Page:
3. Whether the Lower Court was justified in dismissing the claims of the Appellant.
⦿ RESOLUTION OF ISSUE(S)
1. ISSUE 1 WAS RESOLVED AGAINST THE APPELLANT BUT IN FAVOUR OF THE RESPONDENT.
i. I have no difficulty in holding that this counterclaim is not statute barred because Section 1(2) of the Limitation Law of Ondo State 1978 provides inter alia as follows: “Nothing in this law affects actions in respect of the title to land or any interest in land held by customary tenure…” This is so for the reason that it is clear from the records that both parties are members of Salaja family. Salaja family property has not being partitioned. Ipso facto, it is subject to customary land tenure. Moreso, parties are in agreement that the land belongs to Salaja family. The case of the Appellant is that his father built the house. May be the land is floating in the air and not on Salaja family land. This the Appellant has not shown. The appellant should be aware of the old adage that he who owns the land owns whatever is on the land. The principle is quic quid plantatur solo solo cedit.
2. ISSUE 2 WAS RESOLVED AGAINST THE APPELLANT BUT IN FAVOUR OF THE RESPONDENT.
i. At page 104 of the records, the learned trial judge made reference to the antagonistic conduct of the Appellant towards the Respondent at the trial. Indeed at page 105 of the record, the learned trial judge stated inter alia thus: “… it is not in doubt that the Plaintiff has admittedly done everything possible to frustrate the 1st Defendant from having access to this chieftaincy house in question and has thus subjected the 1st Defendant to stress. The Plaintiff has shown so much disdain for constituted authority by his actions toward the first Defendant. He wants to constitute himself a law unto himself and this must not be allowed to happen. The 1st Defendant as admitted by both the Plaintiff and the defence is the current Salaja, having been so appointed by the Olowo of Owo. There has been no challenge to the appointment of the 1st Defendant as Salaja by the Plaintiff or anybody for that matter. Instead of taking the normal process of challenging the appointment of the 1st Defendant by following due process, the Plaintiff has shamelessly resorted to self help and vowed to make the title a nightmare to the 1st Defendant. I have no doubt that this world will be unsafe and a living hell if people like the Plaintiff are allowed to behave as they please and take laws into their hands with impunity…”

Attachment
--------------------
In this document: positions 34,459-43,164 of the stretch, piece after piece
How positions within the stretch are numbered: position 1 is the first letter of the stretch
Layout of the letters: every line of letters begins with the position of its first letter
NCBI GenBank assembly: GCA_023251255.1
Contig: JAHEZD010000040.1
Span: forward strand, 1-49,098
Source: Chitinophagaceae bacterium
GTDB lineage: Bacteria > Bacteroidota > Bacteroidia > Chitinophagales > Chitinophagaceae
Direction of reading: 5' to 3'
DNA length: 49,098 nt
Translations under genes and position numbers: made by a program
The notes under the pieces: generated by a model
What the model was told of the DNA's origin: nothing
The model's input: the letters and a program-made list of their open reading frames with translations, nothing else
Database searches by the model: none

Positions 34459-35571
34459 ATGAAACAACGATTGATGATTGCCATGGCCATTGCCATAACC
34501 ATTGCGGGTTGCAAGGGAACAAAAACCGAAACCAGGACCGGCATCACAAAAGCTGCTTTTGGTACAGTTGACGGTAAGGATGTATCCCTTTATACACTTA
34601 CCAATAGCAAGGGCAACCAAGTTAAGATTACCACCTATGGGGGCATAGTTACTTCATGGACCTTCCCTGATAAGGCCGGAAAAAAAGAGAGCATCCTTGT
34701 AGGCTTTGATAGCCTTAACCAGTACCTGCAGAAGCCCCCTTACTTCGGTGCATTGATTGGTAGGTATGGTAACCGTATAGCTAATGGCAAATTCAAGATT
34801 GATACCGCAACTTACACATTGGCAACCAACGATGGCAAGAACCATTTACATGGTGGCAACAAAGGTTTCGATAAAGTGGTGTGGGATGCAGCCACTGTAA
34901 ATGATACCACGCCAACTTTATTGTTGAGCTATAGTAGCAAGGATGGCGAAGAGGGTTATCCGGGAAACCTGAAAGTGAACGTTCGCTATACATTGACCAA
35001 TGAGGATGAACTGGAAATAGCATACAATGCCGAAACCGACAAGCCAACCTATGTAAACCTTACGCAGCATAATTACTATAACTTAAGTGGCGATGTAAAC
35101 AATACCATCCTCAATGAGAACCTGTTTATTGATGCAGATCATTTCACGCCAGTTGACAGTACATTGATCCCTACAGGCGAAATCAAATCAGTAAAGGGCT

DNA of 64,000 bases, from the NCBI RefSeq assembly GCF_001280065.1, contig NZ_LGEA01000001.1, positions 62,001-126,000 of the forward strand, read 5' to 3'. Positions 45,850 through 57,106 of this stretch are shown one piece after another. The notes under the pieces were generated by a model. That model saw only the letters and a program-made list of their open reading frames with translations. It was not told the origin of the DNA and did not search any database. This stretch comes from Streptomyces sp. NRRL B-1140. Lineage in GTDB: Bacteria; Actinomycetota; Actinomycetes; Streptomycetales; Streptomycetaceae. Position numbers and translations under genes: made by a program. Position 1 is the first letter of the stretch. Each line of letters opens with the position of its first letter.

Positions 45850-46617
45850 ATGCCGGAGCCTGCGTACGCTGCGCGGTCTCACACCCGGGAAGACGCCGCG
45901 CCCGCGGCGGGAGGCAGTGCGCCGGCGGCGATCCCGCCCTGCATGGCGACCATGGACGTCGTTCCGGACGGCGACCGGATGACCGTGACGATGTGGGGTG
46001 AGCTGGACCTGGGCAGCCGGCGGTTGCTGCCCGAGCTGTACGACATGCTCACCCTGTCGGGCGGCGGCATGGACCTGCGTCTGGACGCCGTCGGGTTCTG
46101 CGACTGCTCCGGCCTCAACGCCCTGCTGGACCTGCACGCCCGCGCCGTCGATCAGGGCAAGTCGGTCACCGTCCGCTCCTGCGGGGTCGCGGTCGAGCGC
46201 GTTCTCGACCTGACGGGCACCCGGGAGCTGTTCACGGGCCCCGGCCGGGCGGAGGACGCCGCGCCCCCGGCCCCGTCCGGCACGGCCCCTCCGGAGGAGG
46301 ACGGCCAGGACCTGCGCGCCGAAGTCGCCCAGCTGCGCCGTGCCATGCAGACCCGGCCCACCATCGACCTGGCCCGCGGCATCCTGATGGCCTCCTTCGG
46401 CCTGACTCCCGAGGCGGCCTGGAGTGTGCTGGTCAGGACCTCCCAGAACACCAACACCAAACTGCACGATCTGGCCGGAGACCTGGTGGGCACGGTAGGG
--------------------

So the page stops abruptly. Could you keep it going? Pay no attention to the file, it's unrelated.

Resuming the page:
Having found that the house in question is a chieftaincy house and that the plaintiff has indeed constituted himself into a stumbling block in preventing the 1st Defendant to have access, I am convinced that the 1st Defendant is entitled to general damages for the conduct of the Plaintiff.
ii. Consequently from the evidence and the conclusions arrived at by the trial court who had the opportunity of observing the parties and their respective witnesses’ demeanor, it is obvious that the acts of the appellant must have been so despicable towards the 1st Respondent that stakeholders in chieftaincy and family issues would readily agree that the Salaja has been treated with utter contempt by the appellant. Our good traditional and family values of respect should not be allowed to fizzle out. My conviction is further strengthened by the fact that the Appellant did not controvert the findings in this appeal.